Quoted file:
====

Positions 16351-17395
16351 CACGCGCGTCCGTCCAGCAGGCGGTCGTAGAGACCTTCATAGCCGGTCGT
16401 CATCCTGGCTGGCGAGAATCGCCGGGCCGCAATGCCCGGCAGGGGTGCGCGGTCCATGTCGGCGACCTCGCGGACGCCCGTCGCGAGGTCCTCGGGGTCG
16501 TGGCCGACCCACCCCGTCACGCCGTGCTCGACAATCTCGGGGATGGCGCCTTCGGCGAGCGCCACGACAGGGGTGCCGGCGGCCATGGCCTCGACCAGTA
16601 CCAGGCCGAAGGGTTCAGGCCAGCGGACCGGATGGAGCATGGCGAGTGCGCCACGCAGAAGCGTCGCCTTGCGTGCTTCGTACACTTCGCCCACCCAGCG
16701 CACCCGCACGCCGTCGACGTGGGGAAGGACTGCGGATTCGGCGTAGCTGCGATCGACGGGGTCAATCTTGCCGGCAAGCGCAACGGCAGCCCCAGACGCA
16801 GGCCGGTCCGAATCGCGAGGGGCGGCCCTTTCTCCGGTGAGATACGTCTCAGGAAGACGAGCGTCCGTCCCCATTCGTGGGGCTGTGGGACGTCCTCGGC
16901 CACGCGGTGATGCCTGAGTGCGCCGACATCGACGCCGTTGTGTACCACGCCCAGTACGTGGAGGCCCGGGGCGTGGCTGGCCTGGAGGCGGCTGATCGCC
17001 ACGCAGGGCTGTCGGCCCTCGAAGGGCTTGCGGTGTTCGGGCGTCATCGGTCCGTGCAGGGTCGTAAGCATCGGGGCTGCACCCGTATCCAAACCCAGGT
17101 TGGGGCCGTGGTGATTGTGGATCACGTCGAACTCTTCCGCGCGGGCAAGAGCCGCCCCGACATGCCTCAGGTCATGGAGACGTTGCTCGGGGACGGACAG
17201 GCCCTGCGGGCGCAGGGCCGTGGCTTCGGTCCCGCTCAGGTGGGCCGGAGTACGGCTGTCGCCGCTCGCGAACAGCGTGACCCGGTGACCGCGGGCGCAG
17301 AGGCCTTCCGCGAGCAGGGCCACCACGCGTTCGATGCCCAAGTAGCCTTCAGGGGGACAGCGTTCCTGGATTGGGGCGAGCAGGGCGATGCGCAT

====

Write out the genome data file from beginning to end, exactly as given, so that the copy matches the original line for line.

Positions 16351-17395
16351 CACGCGCGTCCGTCCAGCAGGCGGTCGTAGAGACCTTCATAGCCGGTCGT
16401 CATCCTGGCTGGCGAGAATCGCCGGGCCGCAATGCCCGGCAGGGGTGCGCGGTCCATGTCGGCGACCTCGCGGACGCCCGTCGCGAGGTCCTCGGGGTCG
16501 TGGCCGACCCACCCCGTCACGCCGTGCTCGACAATCTCGGGGATGGCGCCTTCGGCGAGCGCCACGACAGGGGTGCCGGCGGCCATGGCCTCGACCAGTA
16601 CCAGGCCGAAGGGTTCAGGCCAGCGGACCGGATGGAGCATGGCGAGTGCGCCACGCAGAAGCGTCGCCTTGCGTGCTTCGTACACTTCGCCCACCCAGCG
16701 CACCCGCACGCCGTCGACGTGGGGAAGGACTGCGGATTCGGCGTAGCTGCGATCGACGGGGTCAATCTTGCCGGCAAGCGCAACGGCAGCCCCAGACGCA
16801 GGCCGGTCCGAATCGCGAGGGGCGGCCCTTTCTCCGGTGAGATACGTCTCAGGAAGACGAGCGTCCGTCCCCATTCGTGGGGCTGTGGGACGTCCTCGGC
16901 CACGCGGTGATGCCTGAGTGCGCCGACATCGACGCCGTTGTGTACCACGCCCAGTACGTGGAGGCCCGGGGCGTGGCTGGCCTGGAGGCGGCTGATCGCC
17001 ACGCAGGGCTGTCGGCCCTCGAAGGGCTTGCGGTGTTCGGGCGTCATCGGTCCGTGCAGGGTCGTAAGCATCGGGGCTGCACCCGTATCCAAACCCAGGT
17101 TGGGGCCGTGGTGATTGTGGATCACGTCGAACTCTTCCGCGCGGGCAAGAGCCGCCCCGACATGCCTCAGGTCATGGAGACGTTGCTCGGGGACGGACAG
17201 GCCCTGCGGGCGCAGGGCCGTGGCTTCGGTCCCGCTCAGGTGGGCCGGAGTACGGCTGTCGCCGCTCGCGAACAGCGTGACCCGGTGACCGCGGGCGCAG
17301 AGGCCTTCCGCGAGCAGGGCCACCACGCGTTCGATGCCCAAGTAGCCTTCAGGGGGACAGCGTTCCTGGATTGGGGCGAGCAGGGCGATGCGCAT